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© Richard W. Kaeuper 1999
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to Seth, Geoffrey, and John

Essential support for launching this project came from awards granted by the
Harry Frank Guggenheim Foundation in 1989“91. Their generous ¬nancial
and moral support is gratefully acknowledged. The University of Rochester
gave me one-semester academic leaves in 1991, 1993, and 1997, for which I am
likewise grateful.
Warm thanks go to the anonymous Clarendon Press readers, and to William
Calin, John Maddicott, Jeffrey Ravel, and Roberta Krueger, who read large
parts of the book manuscript and gave helpful critiques. Tony Morris encour-
aged the project and saw the book through the contract stage at the Press with
much appreciated skill and enthusiasm. Ruth Parr, Anna Illingworth, and
Dorothy McLean directed the crucial process by which a large manuscript
became a book. Sarah Dancy did the truly heroic work of copy-editing. The
staff in Reference and Interlibrary Loan, Rush Rhees Library, University of
Rochester, obtained even the most obscure French sources. The index was
skilfully prepared by Nicholas Waddy.
Responding to my ideas as I formulated them was one gift from my wife
Margaret. Even more important was her splendidly sound advice as I shaped
the book and her unfailing capacity to ask the hard questions.
This book is dedicated to my sons, Seth, Geoffrey, and John, with love and
Richard W. Kaeuper
University of Rochester


Prologue 1


1. The Problem of Public Order and the Knights 11
The High Middle Ages and Order 11
Three Witnesses 12
Context: Socio-Economic and Institutional Change 19
Evidence from Chivalric Literature 22
Conclusion 28

2. Evidence on Chivalry and its Interpretation 30
Did Knights Read Romance? 30
Is Chivalric Literature Hopelessly Romantic? 33
The Framework of Institutions and Ideas 36


3. Knights and Piety 45
Lay Piety, Lay Independence 45
Chivalric Mythology 53
Knights and Hermits 57

4. Clergie, Chevalerie, and Reform 63
Clerical Praise for Knightly Militia 64
Clerical Strictures on Knightly Malitia 73
The Church and Governing Power 81
The Force of Ideas 84


5. Chevalerie and Royaut© 93
Royal Stance on War and Violence 93
Capetian Kingship and Chivalry 98
The Balance Sheet 102

6. English Kingship, Chivalry, and Literature 107
Royal Ideology and Enforcement 107
The Evidence of Literature 111


7. The Privileged Practice of Violence: Worship of the
Demi-god Prowess 129
Identi¬cation of Chivalry with Prowess 135
Competition 149
Conclusion 155

8. Knighthood in Action 161
A Delight in War and Tournament 161
The Fact of Fear? Voices for Peace? 165
Conduct of War 169
Looting and Destruction 176
Loyalty 185

9. Social Dominance of Knights 189
Chivalry and Nobility 189
The Role of Largesse 193
The Role of Chivalric Mythology (Revisited) 199
The Role of Formal Manners 205

10. Knights, Ladies, and Love 209
The Variety of Voices 210
Male Bonding 215
The Link with Prowess 219
Sexual Violence 225

11. Chanson de Geste and Reform 231
The Song of Aspremont 232
The Crowning of Louis 237
Raoul de Cambrai 244

12. Quest and Questioning in Romance 253
The Quest of the Holy Grail 253
The Death of King Arthur 261
Contents xi
Robert the Devil/Sir Gowther 265

13. Chivalric Self-Criticism and Reform 273
The Romance of the Wings 273
The Book of the Order of Chivalry 275
L™Histoire de Guillaume le Mar©chal 280
Geoffroi de Charny, Livre de chevalerie 284
Thomas Malory, Morte Darthur 288

The Essex Rebellion and the Bouteville Affair 299
Dissolving the Fusion of Chivalric Elements 302
Prowess and Honour 304
Prowess and Piety 307
Prowess and Status 308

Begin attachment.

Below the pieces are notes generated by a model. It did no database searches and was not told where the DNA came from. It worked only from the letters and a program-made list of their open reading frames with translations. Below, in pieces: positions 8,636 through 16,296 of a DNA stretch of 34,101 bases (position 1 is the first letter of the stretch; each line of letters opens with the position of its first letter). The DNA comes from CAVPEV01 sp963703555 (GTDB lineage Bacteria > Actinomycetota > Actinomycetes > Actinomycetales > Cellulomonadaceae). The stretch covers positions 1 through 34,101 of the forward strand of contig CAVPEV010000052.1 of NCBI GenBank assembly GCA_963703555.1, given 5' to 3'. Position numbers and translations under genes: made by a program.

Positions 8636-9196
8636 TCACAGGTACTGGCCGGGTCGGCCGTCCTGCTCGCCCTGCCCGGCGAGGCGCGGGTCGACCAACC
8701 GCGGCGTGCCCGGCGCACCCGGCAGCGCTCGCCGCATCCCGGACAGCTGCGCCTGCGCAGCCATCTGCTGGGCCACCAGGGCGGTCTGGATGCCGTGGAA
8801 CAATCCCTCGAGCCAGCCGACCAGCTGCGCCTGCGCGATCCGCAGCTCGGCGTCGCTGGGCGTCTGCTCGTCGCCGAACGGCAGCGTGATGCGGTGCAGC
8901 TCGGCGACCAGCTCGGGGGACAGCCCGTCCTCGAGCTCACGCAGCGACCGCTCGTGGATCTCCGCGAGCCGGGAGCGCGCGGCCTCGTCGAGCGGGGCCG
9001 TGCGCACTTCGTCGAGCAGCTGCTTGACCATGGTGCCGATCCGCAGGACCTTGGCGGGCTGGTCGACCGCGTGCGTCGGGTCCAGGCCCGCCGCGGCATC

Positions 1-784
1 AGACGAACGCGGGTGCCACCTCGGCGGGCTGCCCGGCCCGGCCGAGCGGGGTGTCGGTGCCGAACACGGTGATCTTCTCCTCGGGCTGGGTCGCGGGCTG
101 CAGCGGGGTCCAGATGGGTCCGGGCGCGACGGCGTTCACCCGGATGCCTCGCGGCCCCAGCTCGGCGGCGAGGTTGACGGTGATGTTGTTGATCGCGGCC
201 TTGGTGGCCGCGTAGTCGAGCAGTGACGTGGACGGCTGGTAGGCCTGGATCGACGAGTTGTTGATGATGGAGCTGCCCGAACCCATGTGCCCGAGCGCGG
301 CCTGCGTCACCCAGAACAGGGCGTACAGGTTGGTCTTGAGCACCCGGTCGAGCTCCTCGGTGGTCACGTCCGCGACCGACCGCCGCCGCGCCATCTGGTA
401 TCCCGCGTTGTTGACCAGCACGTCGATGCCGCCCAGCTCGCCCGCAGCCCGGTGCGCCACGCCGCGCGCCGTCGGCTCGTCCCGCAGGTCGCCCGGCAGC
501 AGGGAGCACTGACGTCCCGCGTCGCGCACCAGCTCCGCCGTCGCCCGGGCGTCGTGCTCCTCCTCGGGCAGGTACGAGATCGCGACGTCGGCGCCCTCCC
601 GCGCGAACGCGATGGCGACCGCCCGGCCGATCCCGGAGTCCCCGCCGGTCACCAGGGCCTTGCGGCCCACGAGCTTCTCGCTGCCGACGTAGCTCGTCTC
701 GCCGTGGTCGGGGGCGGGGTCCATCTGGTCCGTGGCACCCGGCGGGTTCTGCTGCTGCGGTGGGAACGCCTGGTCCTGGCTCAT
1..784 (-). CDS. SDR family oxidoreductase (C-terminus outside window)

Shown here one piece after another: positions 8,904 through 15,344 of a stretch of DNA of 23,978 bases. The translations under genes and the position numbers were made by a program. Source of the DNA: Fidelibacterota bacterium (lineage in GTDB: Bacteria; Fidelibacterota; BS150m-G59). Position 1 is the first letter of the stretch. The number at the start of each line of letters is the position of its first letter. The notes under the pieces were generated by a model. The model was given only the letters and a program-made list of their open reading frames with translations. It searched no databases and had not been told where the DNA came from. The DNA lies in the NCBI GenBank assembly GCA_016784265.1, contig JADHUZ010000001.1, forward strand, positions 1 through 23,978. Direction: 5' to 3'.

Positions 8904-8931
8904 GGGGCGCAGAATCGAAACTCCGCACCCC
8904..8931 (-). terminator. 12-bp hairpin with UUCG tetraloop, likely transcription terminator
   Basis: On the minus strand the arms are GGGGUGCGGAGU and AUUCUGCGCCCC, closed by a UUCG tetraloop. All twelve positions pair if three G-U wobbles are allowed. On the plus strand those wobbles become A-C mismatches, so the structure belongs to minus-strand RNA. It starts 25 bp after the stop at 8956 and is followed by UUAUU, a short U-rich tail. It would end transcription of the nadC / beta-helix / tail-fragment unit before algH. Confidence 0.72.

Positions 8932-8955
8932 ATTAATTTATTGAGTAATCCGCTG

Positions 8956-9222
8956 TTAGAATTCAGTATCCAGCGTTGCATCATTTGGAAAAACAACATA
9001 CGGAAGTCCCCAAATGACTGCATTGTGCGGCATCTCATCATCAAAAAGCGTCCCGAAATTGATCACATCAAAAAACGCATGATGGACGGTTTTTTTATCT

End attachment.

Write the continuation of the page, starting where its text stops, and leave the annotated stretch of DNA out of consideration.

M A R K T W A I N ™ S Connecticut Yankee, ¬nding himself suddenly
transported across centuries into the strange world of Camelot, man-
ages, despite the shock of time travel, to preserve his acute sense of observa-
tion. From the start he views the Arthurian court ambivalently, feeling horror
at its failure to anticipate the democratic and technological glories of his own
nineteenth century, mixed with a somewhat reluctant dash of romantic admi-
ration for its very otherness, exhibited with such vigour and colour, especially
in the quaint richness of its verbal expression.
If the Yankee thus drops substantial weights onto the pans swinging on each
side of the scales of judgement, the balance arm tips heavily toward the nega-
tive. His early conclusion is that Camelot must be an insane asylum, its
denizens virtual savages who can be dismissed as ˜white Indians™. Listening to
the talk in court for the ¬rst time, he reports:
As a rule the speech and behavior of these people were gracious and courtly; and I
noticed that they were good and serious listeners when anybody was telling anything”
I mean in a dog¬ghtless interval. And plainly, too, they were a childlike and innocent
lot; telling lies of the stateliest pattern with a most gentle and winning naivety, and
ready and willing to listen to anybody else™s lie, and believe it, too. It was hard to asso-
ciate them with anything cruel or dreadful; and yet they dealt in tales of blood and suf-
fering with a guileless relish that made me almost forget to shudder.1

This passage, of course, shows us much that we try to avoid as historians. Here
the Yankee shares the prejudices of his age and wears the racial blinkers of his
creator; he also reveals the sour suspicion of all things venerably European that
periodically appeared in Twain™s books.2
Yet we can more easily read on past the prejudices and culturally smug com-
ments about childlike natives when we observe that the passage and the book,
whatever their obvious failures in cultural relativism, present a thoroughly

A Connecticut Yankee, 13. Twain would have appreciated Clausewitz telling his wife that it

would be years before he could recall the scenes of Napoleon™s Russian campaign ˜without a shud-
dering horror™. Quoted in Keegan, A History of Warfare, 8.
The complex, shifting, even contradictory relationship between Twain and European culture

is noted in Kaplan™s fascinating study, Mr Clemens and Mark Twain.
salutary admonition to us as modern analysers of the medieval phenomenon